Sometimes, we encounter something senseless, and we don’t know what to do, or how to feel. Yesterday, in Ottawa, someone shot Corporal Nathan Cirillo to death, and then ran shooting into the Parliament building before he was shot himself. I was shocked to hear about it, and worried for the friends I have who live and work there. But now that I know they are ok, I’m left with an overwhelming sense of…nothing. Well, there’s a strong sense of some things that I should be feeling: outrage, worry, national angst, a loss of innocence, whatever. But I don’t actually feel any of those things.
As a Canadian not living in Canada, perhaps my feelings on this topic are unique. Part of the emigrant experience is that you don’t really fit in anywhere: I’m not really at ‘home’ in Canada anymore, since I don’t live there, but I’m not really American either. It’s kind of an odd in between place, and maybe my feelings reflect some of that oddness. But I just don’t seem to see or hear a lot of strong emotions about this from most of my Canadian friends and family, either.
What I do hear is a lot of people (in the media and in politics, in Canada and outside it) trying to make this into a part of something bigger, a piece of some larger puzzle: the backlash against Canadian involvement in the War on Terror; the shattering of Canadian innocence; a commentary on the shallowness of secularism; an attack on freedom itself; a call to put aside political correctness and name the global evil as Islamic (though it certainly doesn’t represent all of Islam); proof of the fallenness of our world and the effects of sin.
It may be some, or all of these things. But as pundit after pundit tries to put a spin on this in the blogosphere or on CNN, all I can think is: why does this have to be explainable somehow? Why do we have to try to ‘make sense’ of it? Do we think understanding what happened this time will help us avoid the ‘next one’ (as if every shooting, or every tragedy is somehow the same, is just the ‘next one’ in a line of ‘these kinds’ of things)? Do we want to name the evil, so we can assure ourselves that it is only ‘out there’, with ‘those people’, and not within us as well, right here? Does thinking about it, and comparing it to other things, help us process what happened without actually having to ‘feel’ about it—if we can understand it, we won’t have to experience it?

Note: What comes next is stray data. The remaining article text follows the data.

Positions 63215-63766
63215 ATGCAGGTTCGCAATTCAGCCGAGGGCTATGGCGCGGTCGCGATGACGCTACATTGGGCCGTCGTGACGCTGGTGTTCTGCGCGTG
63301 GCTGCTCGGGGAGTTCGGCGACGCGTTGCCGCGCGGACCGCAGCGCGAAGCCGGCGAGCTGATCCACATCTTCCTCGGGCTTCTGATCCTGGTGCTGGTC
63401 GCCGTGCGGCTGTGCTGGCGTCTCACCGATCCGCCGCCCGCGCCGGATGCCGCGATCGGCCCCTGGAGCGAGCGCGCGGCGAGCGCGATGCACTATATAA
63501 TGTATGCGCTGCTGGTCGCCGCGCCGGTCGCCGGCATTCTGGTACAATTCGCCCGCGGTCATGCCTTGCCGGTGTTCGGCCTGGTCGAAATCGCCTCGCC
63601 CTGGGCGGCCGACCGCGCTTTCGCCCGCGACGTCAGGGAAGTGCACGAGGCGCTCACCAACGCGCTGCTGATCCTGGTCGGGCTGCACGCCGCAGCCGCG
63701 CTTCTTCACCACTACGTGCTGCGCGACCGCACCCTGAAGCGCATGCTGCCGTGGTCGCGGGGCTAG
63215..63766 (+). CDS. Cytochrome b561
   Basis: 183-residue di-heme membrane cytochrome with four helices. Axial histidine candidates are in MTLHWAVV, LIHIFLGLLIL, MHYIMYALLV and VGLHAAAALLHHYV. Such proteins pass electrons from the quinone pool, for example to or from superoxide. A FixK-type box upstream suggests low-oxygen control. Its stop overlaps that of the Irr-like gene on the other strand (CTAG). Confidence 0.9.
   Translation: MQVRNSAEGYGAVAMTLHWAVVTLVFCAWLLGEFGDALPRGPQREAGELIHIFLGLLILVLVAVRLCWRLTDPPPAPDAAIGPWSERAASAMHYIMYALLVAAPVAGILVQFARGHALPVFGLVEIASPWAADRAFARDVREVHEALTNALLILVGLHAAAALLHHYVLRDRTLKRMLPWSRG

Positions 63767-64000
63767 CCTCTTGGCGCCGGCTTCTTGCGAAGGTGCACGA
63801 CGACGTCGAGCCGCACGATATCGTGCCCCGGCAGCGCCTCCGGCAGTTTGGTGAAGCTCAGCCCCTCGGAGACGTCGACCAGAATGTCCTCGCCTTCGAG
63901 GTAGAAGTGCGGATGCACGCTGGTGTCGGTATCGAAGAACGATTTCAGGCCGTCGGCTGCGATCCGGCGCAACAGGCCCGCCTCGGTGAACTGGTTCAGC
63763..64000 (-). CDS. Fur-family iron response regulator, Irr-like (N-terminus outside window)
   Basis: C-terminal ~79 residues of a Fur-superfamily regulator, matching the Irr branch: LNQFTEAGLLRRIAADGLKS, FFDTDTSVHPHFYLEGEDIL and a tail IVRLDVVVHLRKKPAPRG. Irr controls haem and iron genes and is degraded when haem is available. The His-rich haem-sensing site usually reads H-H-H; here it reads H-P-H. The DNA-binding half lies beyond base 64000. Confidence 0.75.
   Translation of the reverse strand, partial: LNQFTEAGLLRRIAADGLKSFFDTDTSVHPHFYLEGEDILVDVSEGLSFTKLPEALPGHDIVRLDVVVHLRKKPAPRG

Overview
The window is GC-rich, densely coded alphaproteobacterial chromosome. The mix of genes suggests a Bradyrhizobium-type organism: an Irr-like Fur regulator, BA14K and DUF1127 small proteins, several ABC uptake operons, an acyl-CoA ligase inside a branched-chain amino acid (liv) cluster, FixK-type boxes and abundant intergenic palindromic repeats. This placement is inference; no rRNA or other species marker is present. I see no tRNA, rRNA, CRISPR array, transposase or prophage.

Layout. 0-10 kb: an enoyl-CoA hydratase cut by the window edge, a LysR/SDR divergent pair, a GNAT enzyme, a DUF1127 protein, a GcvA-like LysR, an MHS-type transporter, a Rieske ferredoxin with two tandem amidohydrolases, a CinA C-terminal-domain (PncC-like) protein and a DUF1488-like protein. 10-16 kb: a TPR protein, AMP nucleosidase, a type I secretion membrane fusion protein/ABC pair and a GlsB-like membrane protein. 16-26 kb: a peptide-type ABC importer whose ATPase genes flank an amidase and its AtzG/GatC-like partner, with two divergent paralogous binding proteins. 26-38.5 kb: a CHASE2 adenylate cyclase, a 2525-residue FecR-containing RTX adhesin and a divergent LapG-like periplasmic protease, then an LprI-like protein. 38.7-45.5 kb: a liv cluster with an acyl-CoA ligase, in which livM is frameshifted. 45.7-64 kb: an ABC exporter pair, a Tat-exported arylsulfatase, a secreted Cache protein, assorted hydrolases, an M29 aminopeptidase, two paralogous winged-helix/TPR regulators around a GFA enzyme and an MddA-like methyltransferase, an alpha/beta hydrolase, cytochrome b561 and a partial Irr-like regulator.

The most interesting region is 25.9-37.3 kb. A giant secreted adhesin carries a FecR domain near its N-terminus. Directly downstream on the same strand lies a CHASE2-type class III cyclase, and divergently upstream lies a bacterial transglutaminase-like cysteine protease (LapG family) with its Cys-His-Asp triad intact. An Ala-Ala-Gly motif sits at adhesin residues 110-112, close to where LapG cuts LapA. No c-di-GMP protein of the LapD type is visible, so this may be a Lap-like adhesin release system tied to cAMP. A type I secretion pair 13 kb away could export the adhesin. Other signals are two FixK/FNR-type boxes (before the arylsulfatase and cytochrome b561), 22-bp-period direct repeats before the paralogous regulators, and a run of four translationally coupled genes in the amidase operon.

But we will experience it (or not). And then we’ll forget about it (or not). Some of our lives will be totally unaffected, others will soon return to normal, still others will never know ‘normal’ again. For most of us, new headlines will soon take our attention elsewhere. We’ll say all the right things, and talk about ‘heroes’ and ‘victims’ and ‘perpetrators.’ But in all of this, we forget that, first and foremost, they—and we—are people. People who experience a world of pain and joy, suffering and boredom, fulfillment and fatuousness.
People died yesterday—like they do every day. People were terrified yesterday—like they are every day. And people also got married yesterday, had babies yesterday, made love yesterday, and found God yesterday. Like they do every single day. I don’t mean to downplay the significance of the events in Ottawa, so much as up-play the significance of what happens every day. The victims of the Ottawa shootings need us today—and they’ll need us 3 months, 3 years, and 30 years from now, as well. And what Kevin Vickers did today was heroic, and live-saving, and wonderful. But so is what he did every other day (at least, in so far as we think being sergeant-at-arms and helping the democratic process is a worthy endeavor in and of itself, and something that contributes to life-saving and life-fulfilling laws being passed), along with the actions of many other people (those ‘in uniform’ and not).
Again, I don’t want to say that what happened yesterday was just like any other day. It obviously wasn’t. What happened yesterday was singular and unique and troubling and spirit-raising and confusing. But maybe every day is singular. And unique. And troubling. And spirit-raising. And confusing. Each in their own way. Maybe we have to learn to see the singular and the unique in everything and everyone. Maybe we have to learn to see the world the way God sees it: not as a bunch of stuff wasting time between interesting things, but as a miracle of wonder and a bed of destruction, as grace-filled and painful, in infinite degrees, all the time.
My sympathies and my prayers go out to the people directly affected by the tragic events in Ottawa yesterday. And I pray, too, that I will remember to offer sympathy and prayers for people affected by other events, ‘big’ and ‘small,’ ‘newsworthy’ and not, today and yet to come. Indeed, I pray that I will learn to see people as full-orbed people, and not merely as the ‘next’ in a long line of things I will encounter in my life. Let this shooting be an occasion to be with people in their grief and their joy…and the fullness of their lives. As we are called to do every day, in every way, by a God who sees everything—even those things that don’t make it on CNN.